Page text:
Parents presumably understand, if only imperfectly, how opportunities are structured in school and later in life. For them to sense how the present anticipates the future is not surprising. This same awareness might not be expected of their children, though, especially when they are young. Nevertheless, children's "thinking" and children's "doing" also forecast dropout in Table 5, although they do so on somewhat different timetables. Behavioral engagement, as measured in 1st grade, separates future dropouts from future graduates almost as effectively as behaviors 9 years later. Attitudes, on the other hand, become more discriminating with time, such that in year 9 patterns involving children's attitudes look much like the pattern among parents: The "favorable"-"unfavorable" and "high"-"low" differences both are in the vicinity of 30%, with 27% of children on the positive side of the attitudinal divide dropping out against 55%-59% of children on the negative side. But among parents, the figures are much the same all along, even back to 1st grade. Not so for children, whose early attitudes do not forecast dropout especially well. This makes sense from a developmental perspective, as children become more self-aware and self-reflective with age (e.g., Bandura, 1981; Stipek & Maclver, 1989). Indeed, it is impressive that self-doubts and low psychological engagement with school at age 6 link to elevated dropout risk at all (i.e. 47% dropout, as compared to .38% among those rated high in self-confidence and psychological engagement).9

With an attitude-to-later-behavior connection already discernable in 1st grade, it should come as no surprise to also see an early-behavior-to-later-behavior connection. Compared to those above the mean on a scale that includes work habits, ratings from report cards, and teachers' ratings of children's classroom deportment, twice as many children whose 1st grade engagement behavior scores fall below the mean eventually leave school early (61% versus 29%). And this difference does not change much until high school, at which point it increases to 71% versus 22%. Life course studies establish that transition points are difficult for children, so a jump of this sort around the time of the middle school to high school transition seems reasonable. Life course studies also emphasize continuities in development, so a strong connection back to behavioral disengagement when children's school careers are just commencing also seems reasonable. Engagement behaviors measured in years 1 and 9, for example, correlate .34, as against an attitude-to-attitude correlation over the same 9 year interval of just .06. And too, different strands of development often come into alignment as children maturein the present instance an attitude-to-behaviors correlation of .23 in 1st grade increases to .52 in year 9. The more typical "risk factor" approach has little to say about "timing" and "turning points," but such ideas are integral to a life course view of dropout as culminating a long-term, progressive disengagement from academic commitment.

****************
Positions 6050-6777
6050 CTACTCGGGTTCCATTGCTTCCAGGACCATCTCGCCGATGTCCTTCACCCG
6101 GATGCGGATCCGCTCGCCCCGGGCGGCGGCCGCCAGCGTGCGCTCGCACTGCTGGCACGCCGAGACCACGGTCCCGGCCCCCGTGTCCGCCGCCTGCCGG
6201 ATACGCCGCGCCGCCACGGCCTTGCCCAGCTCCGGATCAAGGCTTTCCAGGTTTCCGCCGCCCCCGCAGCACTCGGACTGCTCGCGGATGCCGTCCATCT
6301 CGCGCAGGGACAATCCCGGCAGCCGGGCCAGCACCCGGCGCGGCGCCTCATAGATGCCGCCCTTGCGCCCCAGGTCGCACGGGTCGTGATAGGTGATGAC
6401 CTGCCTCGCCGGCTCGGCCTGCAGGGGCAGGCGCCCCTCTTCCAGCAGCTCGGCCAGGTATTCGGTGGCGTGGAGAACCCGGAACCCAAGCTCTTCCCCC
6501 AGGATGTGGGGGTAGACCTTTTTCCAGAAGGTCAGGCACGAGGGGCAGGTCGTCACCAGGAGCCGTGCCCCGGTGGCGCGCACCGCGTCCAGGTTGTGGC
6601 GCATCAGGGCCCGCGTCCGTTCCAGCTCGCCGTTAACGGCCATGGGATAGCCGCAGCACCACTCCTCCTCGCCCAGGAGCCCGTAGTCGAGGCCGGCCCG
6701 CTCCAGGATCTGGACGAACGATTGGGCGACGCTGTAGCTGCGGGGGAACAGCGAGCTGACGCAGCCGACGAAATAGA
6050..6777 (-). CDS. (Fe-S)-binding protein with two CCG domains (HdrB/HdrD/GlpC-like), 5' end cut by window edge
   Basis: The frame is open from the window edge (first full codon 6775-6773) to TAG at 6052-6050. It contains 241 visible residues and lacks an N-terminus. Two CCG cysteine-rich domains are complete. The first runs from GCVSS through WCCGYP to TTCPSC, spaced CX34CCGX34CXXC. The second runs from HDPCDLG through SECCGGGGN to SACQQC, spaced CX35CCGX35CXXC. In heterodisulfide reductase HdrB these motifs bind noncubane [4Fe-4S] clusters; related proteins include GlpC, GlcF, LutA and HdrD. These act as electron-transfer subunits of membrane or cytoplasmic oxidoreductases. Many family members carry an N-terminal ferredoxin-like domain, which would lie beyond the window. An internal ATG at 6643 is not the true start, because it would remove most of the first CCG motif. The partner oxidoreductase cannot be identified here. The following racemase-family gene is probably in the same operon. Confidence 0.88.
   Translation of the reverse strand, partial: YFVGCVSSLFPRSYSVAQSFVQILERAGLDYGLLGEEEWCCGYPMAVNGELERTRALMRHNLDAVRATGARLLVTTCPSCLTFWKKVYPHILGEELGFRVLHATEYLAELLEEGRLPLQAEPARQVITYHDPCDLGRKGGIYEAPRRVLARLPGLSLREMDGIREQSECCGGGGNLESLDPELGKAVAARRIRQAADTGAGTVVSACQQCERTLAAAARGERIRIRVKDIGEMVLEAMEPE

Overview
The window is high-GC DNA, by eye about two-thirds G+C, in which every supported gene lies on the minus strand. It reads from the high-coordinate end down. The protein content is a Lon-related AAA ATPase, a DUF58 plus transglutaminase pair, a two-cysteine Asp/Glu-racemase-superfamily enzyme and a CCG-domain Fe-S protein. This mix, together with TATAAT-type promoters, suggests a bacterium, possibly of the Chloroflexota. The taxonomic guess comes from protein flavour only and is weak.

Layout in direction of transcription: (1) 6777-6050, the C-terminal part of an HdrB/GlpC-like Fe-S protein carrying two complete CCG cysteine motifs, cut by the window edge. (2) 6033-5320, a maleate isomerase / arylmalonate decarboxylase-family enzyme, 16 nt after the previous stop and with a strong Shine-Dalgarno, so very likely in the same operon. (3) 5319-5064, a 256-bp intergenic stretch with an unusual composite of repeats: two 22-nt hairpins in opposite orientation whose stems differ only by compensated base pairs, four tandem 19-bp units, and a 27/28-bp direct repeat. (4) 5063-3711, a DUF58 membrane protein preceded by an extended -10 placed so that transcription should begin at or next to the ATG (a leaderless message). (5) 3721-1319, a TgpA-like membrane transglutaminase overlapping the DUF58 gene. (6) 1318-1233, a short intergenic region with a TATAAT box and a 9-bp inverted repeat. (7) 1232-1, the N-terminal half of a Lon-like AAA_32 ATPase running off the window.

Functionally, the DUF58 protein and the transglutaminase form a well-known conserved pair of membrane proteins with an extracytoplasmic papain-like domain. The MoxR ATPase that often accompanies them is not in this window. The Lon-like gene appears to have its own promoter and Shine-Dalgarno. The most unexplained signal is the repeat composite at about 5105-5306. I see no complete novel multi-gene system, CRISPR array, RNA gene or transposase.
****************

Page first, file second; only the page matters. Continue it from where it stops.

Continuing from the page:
Another question raised by taking a life course perspective on development is how multiple contexts are joined: Do personal resources alter the dropout risk posed by low family SES? This issue is addressed first in Table 6, and then in more detail in Charts 2 and 3. Table 5 established that dropout is higher when attitudes and behaviors are unfavorable and lower when attitudes and behaviors are favorable. Table 6 shows that this holds for families at all SES levels. For children in lower SES households, for example, dropout risk as assessed in 1st grade moderates to 50% when parents hold favorable attitudes and to 47% when students themselves are positively engaged behaviorally with school (60% is the "expected" level of dropout for such youngstersTable 2) By the same token, dropout rates increase when upper SES youth lack such resources. Unfavorable parental attitudes in 1st grade are a particular liability: Thirty-one percent of upper SES children in this category eventually drop out against 15% of upper SES youngsters overall and 10% when parental attitudes are favorable.




Whether personal resources are favorable or not thus shifts dropout prospects, but does this "shift" explain the social patterning of dropout? Children from lower SES families who have parents with favorable attitudes at 1st grade are 25% less likely to drop out (versus children from lower SES families who have parents with unfavorable attitudes). Children from higher SES families who have parents with favorable attitudes are 68% less likely to drop out. The benefits associated with favorable parental attitudes and the risks associated with unfavorable parental attitudes thus clearly play a larger role in the lives of children from higher SES families. Indeed, the same can be said for all personal resources identified in Table 6, both in 1st grade and in elementary school. Personal resources also play a more important role in the lives of children from mid-level SES families and especially in 1st grade.